Non-statutory designated areas

The following Environment practice note provides comprehensive and up to date legal information covering:

  • Non-statutory designated areas
  • Conserving biodiversity
  • Heritage coasts
  • European Geoparks
  • Biosphere reserves
  • Local Wildlife Sites and Local Geological Sites
  • Trees and Woodland
  • Ancient woodland
  • Local Nature reserves

Non-statutory designated areas

Conserving biodiversity

Section 40 of the Natural Environment and Rural Communities Act 2006 (NERCA 2006) places a duty on all public authorities in England and Wales to have regard, in the exercise of their functions, to the purpose of conserving biodiversity. A key purpose of this duty is to embed consideration of biodiversity as an integral part of policy and decision making throughout the public sector, which should be seeking to make a significant contribution to the achievement of the commitments made by government in its 25 Year Environment Plan (25 YEP).

Development plans and planning decisions have the potential to affect biodiversity outside, as well as inside relevant designated areas. Planning authorities can work collaboratively with other partners, including Local Nature Partnerships, to develop and deliver a strategic approach to protecting and improving the natural environment based on local priorities and evidence. Equally, they need to consider the opportunities that individual development proposals may provide to conserve and enhance biodiversity and geodiversity, and contribute to habitat connectivity in the wider area. In this context, local authorities are encouraged to consider:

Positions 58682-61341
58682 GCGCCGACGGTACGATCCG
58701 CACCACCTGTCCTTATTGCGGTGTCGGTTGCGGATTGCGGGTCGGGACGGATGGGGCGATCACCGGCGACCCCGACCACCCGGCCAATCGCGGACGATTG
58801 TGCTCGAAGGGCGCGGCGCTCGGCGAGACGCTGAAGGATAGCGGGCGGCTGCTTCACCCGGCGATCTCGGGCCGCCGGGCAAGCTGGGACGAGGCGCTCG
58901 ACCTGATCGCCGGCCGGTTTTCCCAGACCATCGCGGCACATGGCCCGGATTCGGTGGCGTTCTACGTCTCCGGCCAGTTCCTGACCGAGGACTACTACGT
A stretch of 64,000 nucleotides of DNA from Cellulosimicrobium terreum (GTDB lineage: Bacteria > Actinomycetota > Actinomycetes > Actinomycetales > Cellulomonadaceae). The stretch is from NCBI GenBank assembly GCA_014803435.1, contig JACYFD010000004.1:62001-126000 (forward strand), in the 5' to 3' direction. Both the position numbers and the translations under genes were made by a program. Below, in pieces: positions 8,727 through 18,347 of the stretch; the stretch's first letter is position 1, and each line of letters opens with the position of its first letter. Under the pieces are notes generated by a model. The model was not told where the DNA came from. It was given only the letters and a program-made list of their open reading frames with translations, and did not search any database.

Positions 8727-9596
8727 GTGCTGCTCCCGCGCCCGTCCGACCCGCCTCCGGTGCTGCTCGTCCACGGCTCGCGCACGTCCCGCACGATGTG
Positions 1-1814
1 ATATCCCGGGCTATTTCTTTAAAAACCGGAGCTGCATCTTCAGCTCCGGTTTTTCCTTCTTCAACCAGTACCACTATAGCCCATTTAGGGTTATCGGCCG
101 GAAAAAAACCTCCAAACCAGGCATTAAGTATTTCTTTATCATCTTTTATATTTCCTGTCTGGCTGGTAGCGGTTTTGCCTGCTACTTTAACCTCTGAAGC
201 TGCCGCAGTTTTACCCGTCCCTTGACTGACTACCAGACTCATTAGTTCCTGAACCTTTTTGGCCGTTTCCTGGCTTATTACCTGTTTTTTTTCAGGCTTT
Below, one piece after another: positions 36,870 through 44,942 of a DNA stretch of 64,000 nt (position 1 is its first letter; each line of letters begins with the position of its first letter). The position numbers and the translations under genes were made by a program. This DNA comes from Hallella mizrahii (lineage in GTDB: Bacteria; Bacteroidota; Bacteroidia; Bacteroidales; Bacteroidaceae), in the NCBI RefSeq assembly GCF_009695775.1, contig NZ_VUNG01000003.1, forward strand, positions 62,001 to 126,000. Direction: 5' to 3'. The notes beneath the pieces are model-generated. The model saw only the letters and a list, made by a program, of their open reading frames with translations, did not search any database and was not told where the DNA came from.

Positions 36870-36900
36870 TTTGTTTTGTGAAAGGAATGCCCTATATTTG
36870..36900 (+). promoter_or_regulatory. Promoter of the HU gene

1. the latest government policies that are relevant, including commitments in the 25YEP

  2. the contents of existing up-to-date plans and strategies for biodiversity and nature recovery

  3. potential effects of a development on the habitats or species of principle importance on the list

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